February Meeting – Bernhard Thuersam on the Secession Crisis in Wilmington 1860

The Federal Point Historic Preservation Society will hold its monthly meeting on Monday, February 17 at 7:30 pm at the Federal Point History Center, 1121-A North Lake Park Blvd., adjacent to Carolina Beach Town Hall.

This month our speaker is Bernhard Thuersam, of Wilmington. His presentation topic will be “The Secession Crisis in Wilmington, 1860-1861,” which focuses on local people, viewpoints and events leading to North Carolina’s reluctant withdrawal from the political union of 1789. A fundamental point to be examined is prominent North Carolina Whig and Unionist Jonathan Worth’s assertion that his State was “forced out of the Union.”

Early news of the “Star of the West” relief expedition of early January 1861 sent to Fort Sumter by President James Buchanan startled Wilmingtonians who feared Forts Caswell and Johnston would be seized by federal forces. This would be a repeat of the British occupying Smithville some 80 years earlier and thus sealing off the Cape Fear River to commerce. Prominent citizens of Wilmington acted quickly.

In the postwar, the war-widowed wife of Col. William M. Parsley recalled, “In 1861, when, amid great popular excitement and enthusiasm, South Carolina seceded from the Union, the people of Wilmington were deeply stirred by conflicting emotions. Meetings were held and speakers for and against secession swayed the multitudes which attended them. A prominent secessionist was attorney Oliver P. Meares.”

Mr. Thuersam is a Wilmington historian specializing in nineteenth-century American history, especially the Civil War and Reconstruction, and often interviewed by local and international radio/television sources seeking analysis and historical perspective.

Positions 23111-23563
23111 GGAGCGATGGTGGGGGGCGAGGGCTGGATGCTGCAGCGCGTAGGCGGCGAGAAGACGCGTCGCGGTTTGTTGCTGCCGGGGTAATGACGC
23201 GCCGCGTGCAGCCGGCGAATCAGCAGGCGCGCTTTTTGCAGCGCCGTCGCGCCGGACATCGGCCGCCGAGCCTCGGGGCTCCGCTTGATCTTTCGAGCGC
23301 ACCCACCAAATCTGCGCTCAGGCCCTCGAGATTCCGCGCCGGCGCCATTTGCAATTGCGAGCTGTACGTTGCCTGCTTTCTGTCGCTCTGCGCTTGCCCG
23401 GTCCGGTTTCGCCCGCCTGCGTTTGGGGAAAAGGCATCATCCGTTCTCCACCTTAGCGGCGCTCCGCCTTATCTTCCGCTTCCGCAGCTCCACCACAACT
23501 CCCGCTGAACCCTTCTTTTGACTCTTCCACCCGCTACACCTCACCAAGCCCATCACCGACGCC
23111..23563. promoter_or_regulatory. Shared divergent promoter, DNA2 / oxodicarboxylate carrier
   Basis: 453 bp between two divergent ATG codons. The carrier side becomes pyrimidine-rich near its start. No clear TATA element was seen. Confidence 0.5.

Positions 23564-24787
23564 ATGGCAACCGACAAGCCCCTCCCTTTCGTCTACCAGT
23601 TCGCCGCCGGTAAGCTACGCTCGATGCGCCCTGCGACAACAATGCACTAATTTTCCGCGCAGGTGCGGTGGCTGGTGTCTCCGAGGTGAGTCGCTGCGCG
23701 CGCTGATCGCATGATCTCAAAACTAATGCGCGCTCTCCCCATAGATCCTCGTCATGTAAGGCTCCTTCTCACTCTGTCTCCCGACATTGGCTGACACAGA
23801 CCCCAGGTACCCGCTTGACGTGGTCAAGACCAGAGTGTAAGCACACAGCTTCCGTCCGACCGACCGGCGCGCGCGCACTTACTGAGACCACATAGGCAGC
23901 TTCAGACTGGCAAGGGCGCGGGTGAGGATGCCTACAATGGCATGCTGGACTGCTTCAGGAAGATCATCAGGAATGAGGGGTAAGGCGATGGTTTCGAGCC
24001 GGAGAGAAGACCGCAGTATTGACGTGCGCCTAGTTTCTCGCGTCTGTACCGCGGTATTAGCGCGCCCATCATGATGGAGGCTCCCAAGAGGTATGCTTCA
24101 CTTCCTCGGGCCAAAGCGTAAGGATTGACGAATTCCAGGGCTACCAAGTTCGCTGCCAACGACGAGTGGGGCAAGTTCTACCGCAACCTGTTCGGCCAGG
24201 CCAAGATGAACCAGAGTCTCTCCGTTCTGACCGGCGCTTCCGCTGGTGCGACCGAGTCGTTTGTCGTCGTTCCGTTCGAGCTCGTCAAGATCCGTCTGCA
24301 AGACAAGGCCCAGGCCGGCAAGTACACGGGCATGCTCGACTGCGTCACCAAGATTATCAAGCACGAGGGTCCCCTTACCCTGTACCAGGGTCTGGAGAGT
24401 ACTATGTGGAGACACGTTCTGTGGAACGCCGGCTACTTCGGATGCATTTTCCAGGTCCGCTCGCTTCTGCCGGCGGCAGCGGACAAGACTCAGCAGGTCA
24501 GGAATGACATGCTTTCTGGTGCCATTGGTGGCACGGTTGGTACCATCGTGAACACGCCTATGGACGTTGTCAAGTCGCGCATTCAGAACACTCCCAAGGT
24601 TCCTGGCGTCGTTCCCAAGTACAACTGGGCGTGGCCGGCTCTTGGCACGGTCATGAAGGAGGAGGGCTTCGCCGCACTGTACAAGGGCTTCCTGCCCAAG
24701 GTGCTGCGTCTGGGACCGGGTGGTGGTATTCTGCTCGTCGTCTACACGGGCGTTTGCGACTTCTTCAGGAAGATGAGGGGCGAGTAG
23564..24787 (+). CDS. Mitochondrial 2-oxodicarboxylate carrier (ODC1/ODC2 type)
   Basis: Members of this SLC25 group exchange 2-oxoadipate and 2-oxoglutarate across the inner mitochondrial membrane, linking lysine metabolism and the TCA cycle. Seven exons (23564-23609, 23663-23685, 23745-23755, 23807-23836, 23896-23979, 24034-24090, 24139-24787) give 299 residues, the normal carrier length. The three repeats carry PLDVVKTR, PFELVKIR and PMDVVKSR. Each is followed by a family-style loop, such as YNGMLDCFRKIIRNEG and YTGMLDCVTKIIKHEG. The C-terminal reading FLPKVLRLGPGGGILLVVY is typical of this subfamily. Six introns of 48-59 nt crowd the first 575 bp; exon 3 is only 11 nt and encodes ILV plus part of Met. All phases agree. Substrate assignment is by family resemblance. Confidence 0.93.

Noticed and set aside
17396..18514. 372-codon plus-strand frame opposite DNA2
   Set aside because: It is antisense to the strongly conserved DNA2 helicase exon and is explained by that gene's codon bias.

Since 2003, he has served as Director of the Cape Fear Historical Institute, an online resource of prominent people, events and history of the Cape Fear region (see: www.cfhi.net). He has served as historian for the North Carolina Azalea Festival, Chairman of the Cape Fear Museum Board of Trustees, and Chairman of North Carolina’s War Between the States Sesquicentennial Commission (www.ncwbts150.org).  Mr. Thuersam regularly conducts walking tours of  “Civil War Wilmington,” “Historic Wilmington Architecture,” and “The Defense of Fort Fisher.”

A resident of Key West prior to relocating to Wilmington, Mr. Thuersam is currently researching “Rather Unsafe for a Southern Man to Live Here”: Key West’s Civil War,” to be published this year.  The book follows Key West’s occupation by Northern forces in early January, 1861, subsequent martial law and loyalty oaths, and local men escaping to assist in Florida’s defense.

 

 

President’s Message – February 2020

By Elaine Henson

Andrew Emile “Punky” Kure, Jr.   – Part 1

Andrew and Betty Kure

Punky Kure was born February 13, 1927, at James Walker Memorial Hospital in Wilmington.  His parents were Andrew Emile Kure, Sr. (b. 3-30-1893- d. 3-3-1950) and Elizabeth Hall Singletary Kure (b. 5-1907- d. 11-28-1958).

When Punky’s grandmother, Ellen Kure, first saw him as a baby she said, “He’s a punky little thing” and the name stuck.

His family lived in Wilmington at 1504 Nun Street and spent summers at Kure Beach. In those days the only road to Carolina and Kure Beaches was the one completed in 1916 which is now called Dow Road.

To get to the Carolina Beach Boardwalk area you had to turn off this road onto Harper Avenue or Cape Fear Boulevard. It continued on to Kure and ended at the Kure Pier. Then it went for a couple of blocks along the ocean to his Uncle Hans Kure’s house, known as Kure Cottage, which is still there and has a FPHPS plaque.

His father worked at the Atlantic Coast Line Railroad as auditor in the freight department.  As a boy his father would take him to see the dredging at Snows Cut during the Intracoastal Waterway project (1929-1932).  He remembers the temporary wooden bridge over the cut being one lane.